I'd like to think I'm a healthy eater. I like fresh, colourful food and (unless full of beer) greasy make me queasy. I'm not a must-have-chocolate-everyday kind of girl and crips just don't cut. My downfall is sweets. And picking. BC (before Cairn) I was out most evenings, generally training, but now I spend most evenings at home - too close to the fridge. It's not usually out of hunger or boredom, more just because it's there. If it wasn't for the fact that I work full-time, you could probably run reps round me!
I make more of an effort with food, but I know I'm not a healthy drinker. And that's not including the wine. I hydrate on coffee, tea and Pepsi Max. I very rarely drink water. Not because I don't like it, I just don't get to the "oh I could murder a glass of water" stage.
When it comes to eating and drinking during training and races, that's where I really suffer. I could probably list from memory exactly what I ate during the four ultras I did last year. For example, during the 53 mile Highland Fling, I ate the grand total of four jelly babies. I overcompensate with Lucozade and Coke, which generally leaves my bagged-up. You know I don't do toilet chat, so that's as graphic as it's going to get.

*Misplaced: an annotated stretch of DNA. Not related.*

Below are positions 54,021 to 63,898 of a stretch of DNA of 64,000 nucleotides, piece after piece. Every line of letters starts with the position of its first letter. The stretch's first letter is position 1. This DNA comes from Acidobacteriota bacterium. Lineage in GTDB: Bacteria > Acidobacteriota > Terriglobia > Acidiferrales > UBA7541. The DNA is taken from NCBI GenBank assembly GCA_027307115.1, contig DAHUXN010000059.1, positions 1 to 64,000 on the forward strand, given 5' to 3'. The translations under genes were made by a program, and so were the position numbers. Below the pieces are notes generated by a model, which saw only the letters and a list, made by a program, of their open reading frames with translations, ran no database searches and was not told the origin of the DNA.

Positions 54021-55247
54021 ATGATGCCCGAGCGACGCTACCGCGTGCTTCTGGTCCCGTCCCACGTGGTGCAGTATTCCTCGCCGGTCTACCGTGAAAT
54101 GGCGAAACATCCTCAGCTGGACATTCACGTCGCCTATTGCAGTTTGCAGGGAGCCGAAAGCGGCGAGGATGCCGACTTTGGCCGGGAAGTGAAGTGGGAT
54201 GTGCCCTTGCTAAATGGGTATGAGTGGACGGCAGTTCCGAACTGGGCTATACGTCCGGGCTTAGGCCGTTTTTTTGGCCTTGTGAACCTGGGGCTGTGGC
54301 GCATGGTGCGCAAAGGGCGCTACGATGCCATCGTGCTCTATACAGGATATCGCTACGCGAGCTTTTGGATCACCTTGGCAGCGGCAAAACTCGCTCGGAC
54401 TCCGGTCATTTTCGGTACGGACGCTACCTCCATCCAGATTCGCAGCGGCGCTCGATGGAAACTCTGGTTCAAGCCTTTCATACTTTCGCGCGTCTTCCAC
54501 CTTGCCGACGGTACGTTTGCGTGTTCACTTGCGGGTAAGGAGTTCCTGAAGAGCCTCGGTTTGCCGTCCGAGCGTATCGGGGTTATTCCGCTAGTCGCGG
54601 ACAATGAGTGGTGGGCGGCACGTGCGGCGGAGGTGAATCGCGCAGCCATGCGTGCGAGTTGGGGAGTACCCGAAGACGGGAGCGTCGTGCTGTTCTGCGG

So in a vain attempt to start the year's training/races on the right foot, I went to see dietitian Nathalie Jones, who's based at Achilles Heel on Sundays.
There's just so much conflicting advice out there: You need carbs for energy, but carbs make you fat. You need protein for recovery, but runners eat too much protein. Sugar's bad for you, but sports drinks will make you run longer/faster/better. Runners need dairy to fend off osteoporosis, but milk gives you runner's trots. Run on empty to train you body not to hit the wall, don't run on empty or you'll risk muscle breakdown and long term fatigue. It's a mindfield out there. And that's before you take into account fad diets and bogus supplements.
Prior to the appointment I had to submit a training plan and food diary. Basically everything I ate over four (average) days. It's amazing seeing what you consume in black and white. And more so, I was very conscious of how much I pick and eat mindlessly. And that was me "randomly selecting" the good days :-)
The one-hour appointment with Nathalie was very insightful. The plan essentially goes back to basics and seems relatively easy to follow. OK, I've only been doing it for three days. No calorie counting or weighing, thankfully. It's all based on portion sizes. Upping my carbs and dairy and using protein for after exercise.
I'll actually be (well, consciously) eating more than I'm used to and should keep my weight steady, without having to have really good days to compensate for the really bad days. Losing 5/6 lbs would be a bonus though.